South America – 35 Facts You Should Know

Most of South America is in the Southern Hemisphere, whereas the Northern Hemisphere contains just a minor percentage. Alternatively, it may be thought of as a subregion of the continent known as the Americas. South America is surrounded by the Atlantic Ocean and the Caribbean Sea in the north and east, whereas North America is to the west. On average, there are twelve independent nations on the continent of Africa. An estimated 17,840,000 square kilometers occupy South America (6,890,000 sq mi). More than 423 million people live there as of 2018.

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Geography

South America is located in the southernmost part of the continent of the United States. There is a watershed called the Darién that runs along the Colombia-Panama border, which is commonly considered the western frontier of the continent. However, the Panama Canal may be considered the true western boundary. All of Panama, including the portion of the isthmus east of the Panama Canal, is considered part of North America and part of Central America. The South American Plate encompasses almost the whole continent of South America.

The Amazon River is the world’s largest river by volume, and it flows through South America, as does the Angel Falls in Venezuela, the world’s highest uninterrupted waterfall; the Kaieteur Falls in Guyana, the world’s highest single-drop waterfall; the Andes, the world’s longest mountain range; the Atacama Desert, the world’s driest non-polar location; López de Micay in Colombia, the world’s wettest location; the Amazon rainforest, the

Gold, silver, iron ore, tin, copper, and petroleum are South America’s most important natural resources. When there was a war or significant economic expansion in other industrialized nations, these resources in South America contributed a lot of money to its governments. Concentrating production on a single main export good, on the other hand, often hinders the growth of more diverse economies. 

The South American economy has traditionally fluctuated greatly due to the change in commodity prices on the international market. This has frequently resulted in considerable political instability. In order to avoid becoming reliant on a single big export, nations are increasingly attempting to diversify their output. Almost half of South America’s surface area and approximately half of the continent’s people reside in Brazil, making it the continent’s most populous and biggest nation.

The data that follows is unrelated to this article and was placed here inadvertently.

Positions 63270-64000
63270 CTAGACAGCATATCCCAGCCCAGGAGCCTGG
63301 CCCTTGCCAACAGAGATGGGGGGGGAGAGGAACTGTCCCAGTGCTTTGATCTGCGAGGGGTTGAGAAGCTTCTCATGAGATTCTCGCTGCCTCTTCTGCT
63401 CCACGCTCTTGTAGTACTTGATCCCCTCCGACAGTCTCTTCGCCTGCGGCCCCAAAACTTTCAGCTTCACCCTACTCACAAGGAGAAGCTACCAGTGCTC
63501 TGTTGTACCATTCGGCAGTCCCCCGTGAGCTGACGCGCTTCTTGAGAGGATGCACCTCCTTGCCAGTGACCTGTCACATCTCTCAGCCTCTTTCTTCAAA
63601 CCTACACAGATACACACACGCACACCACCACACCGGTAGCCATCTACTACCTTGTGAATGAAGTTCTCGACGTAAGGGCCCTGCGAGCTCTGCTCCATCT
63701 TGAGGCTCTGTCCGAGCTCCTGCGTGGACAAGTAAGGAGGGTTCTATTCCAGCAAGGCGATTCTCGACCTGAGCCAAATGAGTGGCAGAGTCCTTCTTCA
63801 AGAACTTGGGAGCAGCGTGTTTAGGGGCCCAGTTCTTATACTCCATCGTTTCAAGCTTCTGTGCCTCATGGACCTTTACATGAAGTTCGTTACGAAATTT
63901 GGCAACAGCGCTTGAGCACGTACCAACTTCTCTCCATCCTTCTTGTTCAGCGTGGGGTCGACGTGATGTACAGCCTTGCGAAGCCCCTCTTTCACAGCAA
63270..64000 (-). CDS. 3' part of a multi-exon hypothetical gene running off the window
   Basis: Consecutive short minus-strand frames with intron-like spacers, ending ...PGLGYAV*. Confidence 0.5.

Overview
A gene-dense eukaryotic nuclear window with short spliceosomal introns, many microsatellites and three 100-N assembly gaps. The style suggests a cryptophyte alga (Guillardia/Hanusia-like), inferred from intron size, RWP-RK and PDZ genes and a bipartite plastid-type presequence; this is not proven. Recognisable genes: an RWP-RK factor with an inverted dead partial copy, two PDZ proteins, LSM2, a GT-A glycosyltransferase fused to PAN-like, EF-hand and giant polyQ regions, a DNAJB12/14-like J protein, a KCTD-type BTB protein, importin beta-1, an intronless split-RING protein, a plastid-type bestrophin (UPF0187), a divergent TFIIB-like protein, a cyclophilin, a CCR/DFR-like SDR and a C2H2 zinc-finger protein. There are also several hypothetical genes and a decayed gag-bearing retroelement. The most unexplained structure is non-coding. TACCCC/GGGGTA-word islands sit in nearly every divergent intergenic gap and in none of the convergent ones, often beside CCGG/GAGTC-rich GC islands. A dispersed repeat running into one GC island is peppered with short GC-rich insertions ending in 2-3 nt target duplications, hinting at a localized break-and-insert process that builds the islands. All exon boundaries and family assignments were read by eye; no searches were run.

Facts

1
Brazil's Sao Paolo is a major city. Sao Paulo, Brazil's largest city, is expected to have more than 25 million people by the year 2022.
2
Six thousand and forty-seven kilometers long, the Amazon River. The Amazon River transports more water than all 10 of the world's largest rivers put together when it comes to water volume!
3
This desert in Chile is thought to be the driest area on Earth, even though rainforests in South America are known for their rainfall. Here, you can learn more about deserts throughout the globe.
4
At least 10,000 years of human habitation have been documented in South America. Peru is home to one of the ancient civilizations in South America. Foreign conquistadors from Spain, Portugal, the Netherlands, the United Kingdom, and France began colonizing South America in the late 15th century.
5
Until the arrival of Europeans in South America, the Incas were the greatest indigenous community in the region. From 1438 until 1533, the Incan Empire ruled South America. The number of indigenous tribes in South America is dwindling, although they still exist. Many indigenous groups still exist in Venezuela, including the Arawaks and Caribs.
6
San Alfonso del Mar in Chile has a swimming pool the size of 20 Olympic-sized pools, or 80,000 square meters (860,000 square feet). It sits on the border of the Pacific Ocean, with a maximum depth of 3.5 meters and a capacity of 250 million liters (66 million US gallons) (11.5 ft).
7
Despite its small size, the continent of South America is home to around 450 distinct languages, making it one of the world's most culturally varied regions.
8
Upon his arrival at the Galápagos Islands in 1835, 26-year-old Charles Darwin saw several parallels and variances between the island's native animal and plant species as well as those found on the mainland. On the Origin of Species was ultimately published in 1859, after his death.
9
Argentinians have a practice of eating oquis on the 29th of every month, which Italian immigrants brought to the country in the early 1900s. They use gnocchi to bring good fortune and luck by placing money beneath their plates. When you visit Argentina in the future, look for specials on gnocchi meals at various places.
10
More than 40% of all known plants and animals call the Amazon rainforest home, despite the fact that it is threatened by both legal and criminal deforestation, as well as the illicit pet trade. As a result of its incredible biodiversity, it must be preserved.
11
In certain portions of the Atamaca Desert, there has never been a drop of rain recorded since records began. There hasn't been raining in more than 40 years in some areas, making it very dry.
12
Brazil is the continent's most populous and biggest nation, with a land area of around 47.3% of the continent's total. More than 210 million people live in Brazil, making it the world's biggest country.
13
Forests comprise over a quarter of the continent, teeming with life. Other rainforests and cloud forests exist alongside the Amazon, the biggest of them all. They play a critical role in the planet's oxygen generation for people across the globe, with some estimates placing their importance at 20%.
14
The Amazon rainforest is a haven for the world's last remaining uncontaminated indigenous peoples. Some indigenous tribes globally have had little or no interaction with modern society, and it's interesting to learn about them. The Amazon rainforest is home to several of these indigenous groups. According to the researchers' findings, there are as many as 77 uncontacted tribes living deep inside the forest.
15
There is a snake in South America that is the biggest globally. The Rain forest has the most species in the world, with hundreds of animals, more than 40,000 plant species, as well as 2.5 million types of bugs. The world's biggest snake, the green anaconda, is a resident of the Amazon rainforest. Five-meter-long, 99-kilogram anaconda was the largest ever caught by humans. Unconfirmed allegations have been made of 8-meter-long, 200-pound gigantic anacondas.